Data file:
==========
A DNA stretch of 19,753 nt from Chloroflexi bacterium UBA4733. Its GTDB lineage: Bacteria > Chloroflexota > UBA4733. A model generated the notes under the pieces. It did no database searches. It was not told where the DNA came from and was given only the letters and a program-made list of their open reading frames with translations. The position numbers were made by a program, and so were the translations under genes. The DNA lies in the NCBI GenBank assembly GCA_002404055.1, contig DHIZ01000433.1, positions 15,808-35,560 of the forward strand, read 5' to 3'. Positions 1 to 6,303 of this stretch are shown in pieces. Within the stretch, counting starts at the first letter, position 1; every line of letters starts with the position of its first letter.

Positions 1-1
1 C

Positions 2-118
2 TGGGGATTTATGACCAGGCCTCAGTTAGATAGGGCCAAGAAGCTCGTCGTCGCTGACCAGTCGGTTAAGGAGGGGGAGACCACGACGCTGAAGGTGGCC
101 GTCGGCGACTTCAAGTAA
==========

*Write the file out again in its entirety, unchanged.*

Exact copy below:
A DNA stretch of 19,753 nt from Chloroflexi bacterium UBA4733. Its GTDB lineage: Bacteria > Chloroflexota > UBA4733. A model generated the notes under the pieces. It did no database searches. It was not told where the DNA came from and was given only the letters and a program-made list of their open reading frames with translations. The position numbers were made by a program, and so were the translations under genes. The DNA lies in the NCBI GenBank assembly GCA_002404055.1, contig DHIZ01000433.1, positions 15,808-35,560 of the forward strand, read 5' to 3'. Positions 1 to 6,303 of this stretch are shown in pieces. Within the stretch, counting starts at the first letter, position 1; every line of letters starts with the position of its first letter.

Positions 1-1
1 C

Positions 2-118
2 TGGGGATTTATGACCAGGCCTCAGTTAGATAGGGCCAAGAAGCTCGTCGTCGCTGACCAGTCGGTTAAGGAGGGGGAGACCACGACGCTGAAGGTGGCC
101 GTCGGCGACTTCAAGTAA